some unexposed colour slide film against your eyes and wait for dark
adaption to bring the scene back into colour you can boost the relative
amount of IR detection (black slide film is transparent in the near IR
and dense for visible). The result is you see live foliage as lighter.

A good camera lens has to bring all light to a decent focus as otherwise
you get the characteristic purple haloes around highlights. The latter
being a signature of basic achromat designs at best focus.

--
Regards,
Martin Brown

Wolfgang Weisselberg 04-05-2013 07:24 PM

Re: Perfect lens
 
Neil Ellwood <cral.elllwood2@btopenworld.com> wrote:
> On Tue, 02 Apr 2013 16:00:55 +0200, Wolfgang Weisselberg wrote:
>> Martin Brown <|||newspam|||@nezumi.demon.co.uk> wrote:


>>> Lenses are typically made of glass and their chromatic aberrations can
>>> only be corrected exactly at two (achromat) or three (apochromat)
>>> wavelengths.


>> one, two, three wavelengths --- tell me why four, five, six aren't
>> possible!


> We can normally see only three wavelengths (red, green and blue) and to
> correct for more wavelengths would increase the cost and complexity by a
> great deal.


That's may be an argument that it's not economic, not that it
can't be done.

In addition, while you may have only 3 colour sensor types in
your eye, each of them react to a fairly wide frequency range.
The same is true for your digital consumer camera sensors ---
in fact, red pixels also (need to) react to blueish frequencies.

So since we're not seeing and recording 3 single (or very
narrow) wavelengths, both perfectly corrected and ... less
perfectly corrected wavelengths overlap in any image formed
even by apochromatic lenses ...

-Wolfgang

Paul Ciszek 04-07-2013 09:55 PM

Re: Perfect lens
 

In article <MPG.2bcb40db622705a698c9c0@news.supernews.com>,
Alfred Molon <alfred_molon@yahoo.com> wrote:
>Perhaps another question: would they make a mirror lens for a camera and
>the shape of the mirrors were perfect (assume zero error), no
>displacement errors etc., would such a lens be perfect? Unlimited corner
>to corner sharpness wide open, no geometric or chromatic aberrations?


Undergraduate optics was a long time ago, but I seem to remember the textbook
saying something along these lines: Even a mathematically perfect lens or mirror
could only do one, not-very-useful thing perfectly: Bring a point source of light,
on-axis, to a single point focus, also on-axis. If you use small-angle approximations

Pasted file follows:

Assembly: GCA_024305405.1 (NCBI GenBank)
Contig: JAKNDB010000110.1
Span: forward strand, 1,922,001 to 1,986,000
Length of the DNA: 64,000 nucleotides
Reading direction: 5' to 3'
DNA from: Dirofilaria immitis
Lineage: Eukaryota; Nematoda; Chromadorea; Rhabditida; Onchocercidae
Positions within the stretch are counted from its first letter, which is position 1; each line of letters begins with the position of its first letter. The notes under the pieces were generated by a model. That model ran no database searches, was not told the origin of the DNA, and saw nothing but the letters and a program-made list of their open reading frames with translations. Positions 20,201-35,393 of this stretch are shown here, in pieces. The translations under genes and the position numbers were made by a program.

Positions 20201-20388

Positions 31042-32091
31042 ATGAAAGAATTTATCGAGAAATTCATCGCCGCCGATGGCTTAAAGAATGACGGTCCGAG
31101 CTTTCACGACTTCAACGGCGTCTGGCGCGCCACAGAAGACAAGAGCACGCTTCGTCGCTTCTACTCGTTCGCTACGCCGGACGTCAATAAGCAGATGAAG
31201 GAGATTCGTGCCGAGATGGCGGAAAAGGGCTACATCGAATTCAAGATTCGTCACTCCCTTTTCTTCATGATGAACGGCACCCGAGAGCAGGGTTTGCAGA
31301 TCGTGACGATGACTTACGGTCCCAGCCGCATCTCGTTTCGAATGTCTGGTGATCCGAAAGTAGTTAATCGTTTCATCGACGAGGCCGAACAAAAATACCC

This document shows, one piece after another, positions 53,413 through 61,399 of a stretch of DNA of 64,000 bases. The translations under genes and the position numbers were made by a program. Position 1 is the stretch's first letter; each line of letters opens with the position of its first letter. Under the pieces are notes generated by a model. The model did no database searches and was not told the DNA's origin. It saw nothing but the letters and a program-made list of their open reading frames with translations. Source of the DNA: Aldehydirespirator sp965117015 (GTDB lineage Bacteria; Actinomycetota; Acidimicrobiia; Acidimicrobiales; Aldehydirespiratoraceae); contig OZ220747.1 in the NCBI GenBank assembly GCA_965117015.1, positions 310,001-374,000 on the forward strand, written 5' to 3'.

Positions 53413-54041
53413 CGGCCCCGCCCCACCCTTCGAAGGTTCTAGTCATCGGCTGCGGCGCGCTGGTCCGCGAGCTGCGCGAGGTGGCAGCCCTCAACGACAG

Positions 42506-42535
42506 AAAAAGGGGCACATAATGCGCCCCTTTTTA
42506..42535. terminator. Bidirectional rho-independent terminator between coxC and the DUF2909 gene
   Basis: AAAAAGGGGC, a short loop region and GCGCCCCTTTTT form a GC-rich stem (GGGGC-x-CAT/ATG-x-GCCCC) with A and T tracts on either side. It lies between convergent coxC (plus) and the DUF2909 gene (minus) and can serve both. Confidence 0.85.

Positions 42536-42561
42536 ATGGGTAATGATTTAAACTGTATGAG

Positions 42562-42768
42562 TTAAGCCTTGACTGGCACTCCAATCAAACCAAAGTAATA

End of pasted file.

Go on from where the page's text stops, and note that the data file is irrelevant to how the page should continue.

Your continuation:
and ignore the higher order terms, it turns out you can also sort of focus other
points a little bit a way from the optical axis and thereby form an image. But
imaging is by its very nature deviating from the mathematical idea into the realm
of "how good is good enough?". I think our teacher said something to the effect that
a non-spherical lens designed to perfectly focus an on-axis point source was actually
*worse* for imaging purposes than a spherical lens; I don't recall what he said about
mirrors specifically, but it was the same theme: Imaging is an apporoximation.

The one thing that a mirror *will* do for you is kill chromatic aberration. That is
why Newton was able to get such good results with his first attempt at a reflector
telescope.

--
"Remember when teachers, public employees, Planned Parenthood, NPR and PBS
crashed the stock market, wiped out half of our 401Ks, took trillions in
TARP money, spilled oil in the Gulf of Mexico, gave themselves billions in
bonuses, and paid no taxes? Yeah, me neither."


Martin Brown 04-08-2013 06:52 AM

Re: Perfect lens
 
On 07/04/2013 08:38, Alfred Molon wrote:

> Perhaps another question: would they make a mirror lens for a camera and
> the shape of the mirrors were perfect (assume zero error), no
> displacement errors etc., would such a lens be perfect? Unlimited corner
> to corner sharpness wide open, no geometric or chromatic aberrations?


There are always some small aberrations off axis but they can be kept
very well controlled iff you are prepared to sacrifice having a flat
focal plane. The best wide field diffraction limited optics all have one
thing in common - a curved focal plane (usually spherical).

Here is an example optimisation for a Schmidt telescope design:
http://sitemaker.umich.edu/anupam.ga...inal_final.pdf

(you may not like the maths)

Sharpness is always diffraction limited by the finite aperture of the
lens - you can't get around that without an infinite lens. It is for
this reason that astronomers are always building bigger telescopes.

The atmosphere also limits resolution in long telephoto lenses.

--
Regards,
Martin Brown

Wolfgang Weisselberg 04-10-2013 09:44 PM

Re: Perfect lens
 
Alfred Molon <alfred_molon@yahoo.com> wrote:
> Perhaps another question: would they make a mirror lens for a camera and
> the shape of the mirrors were perfect (assume zero error), no
> displacement errors etc., would such a lens be perfect?


Take a look at the bokeh of a mirror lens to be cured of that
idea. :-)

Of course, if your light rays are coming in perfectly parallel
(i.e. infinite distance) it means there's no closer or further
and thus no bokeh problems.

-Wolfgang